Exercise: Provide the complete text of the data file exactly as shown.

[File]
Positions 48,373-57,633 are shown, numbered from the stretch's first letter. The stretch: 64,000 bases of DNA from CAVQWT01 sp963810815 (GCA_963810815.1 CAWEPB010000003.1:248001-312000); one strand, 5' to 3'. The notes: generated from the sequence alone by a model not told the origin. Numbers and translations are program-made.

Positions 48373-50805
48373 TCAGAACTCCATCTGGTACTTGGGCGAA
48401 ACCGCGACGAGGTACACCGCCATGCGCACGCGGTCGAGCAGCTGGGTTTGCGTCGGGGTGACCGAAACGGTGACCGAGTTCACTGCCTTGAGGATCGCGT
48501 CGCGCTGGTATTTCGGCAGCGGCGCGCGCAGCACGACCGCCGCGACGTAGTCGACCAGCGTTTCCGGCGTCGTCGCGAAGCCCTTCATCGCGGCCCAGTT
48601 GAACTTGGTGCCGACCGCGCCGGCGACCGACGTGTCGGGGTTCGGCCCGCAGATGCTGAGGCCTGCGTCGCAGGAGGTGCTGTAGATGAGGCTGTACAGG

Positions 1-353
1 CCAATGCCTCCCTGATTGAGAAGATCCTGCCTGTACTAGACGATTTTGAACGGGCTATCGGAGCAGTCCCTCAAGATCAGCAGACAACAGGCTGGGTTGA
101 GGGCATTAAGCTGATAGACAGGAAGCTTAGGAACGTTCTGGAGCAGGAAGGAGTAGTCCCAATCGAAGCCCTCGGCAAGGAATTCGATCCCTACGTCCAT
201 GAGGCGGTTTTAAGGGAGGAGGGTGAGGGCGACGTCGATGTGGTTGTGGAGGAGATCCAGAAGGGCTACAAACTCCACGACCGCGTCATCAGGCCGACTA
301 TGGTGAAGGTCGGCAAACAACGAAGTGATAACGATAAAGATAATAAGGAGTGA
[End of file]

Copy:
Positions 48,373-57,633 are shown, numbered from the stretch's first letter. The stretch: 64,000 bases of DNA from CAVQWT01 sp963810815 (GCA_963810815.1 CAWEPB010000003.1:248001-312000); one strand, 5' to 3'. The notes: generated from the sequence alone by a model not told the origin. Numbers and translations are program-made.

Positions 48373-50805
48373 TCAGAACTCCATCTGGTACTTGGGCGAA
48401 ACCGCGACGAGGTACACCGCCATGCGCACGCGGTCGAGCAGCTGGGTTTGCGTCGGGGTGACCGAAACGGTGACCGAGTTCACTGCCTTGAGGATCGCGT
48501 CGCGCTGGTATTTCGGCAGCGGCGCGCGCAGCACGACCGCCGCGACGTAGTCGACCAGCGTTTCCGGCGTCGTCGCGAAGCCCTTCATCGCGGCCCAGTT
48601 GAACTTGGTGCCGACCGCGCCGGCGACCGACGTGTCGGGGTTCGGCCCGCAGATGCTGAGGCCTGCGTCGCAGGAGGTGCTGTAGATGAGGCTGTACAGG

Positions 1-353
1 CCAATGCCTCCCTGATTGAGAAGATCCTGCCTGTACTAGACGATTTTGAACGGGCTATCGGAGCAGTCCCTCAAGATCAGCAGACAACAGGCTGGGTTGA
101 GGGCATTAAGCTGATAGACAGGAAGCTTAGGAACGTTCTGGAGCAGGAAGGAGTAGTCCCAATCGAAGCCCTCGGCAAGGAATTCGATCCCTACGTCCAT
201 GAGGCGGTTTTAAGGGAGGAGGGTGAGGGCGACGTCGATGTGGTTGTGGAGGAGATCCAGAAGGGCTACAAACTCCACGACCGCGTCATCAGGCCGACTA
301 TGGTGAAGGTCGGCAAACAACGAAGTGATAACGATAAAGATAATAAGGAGTGA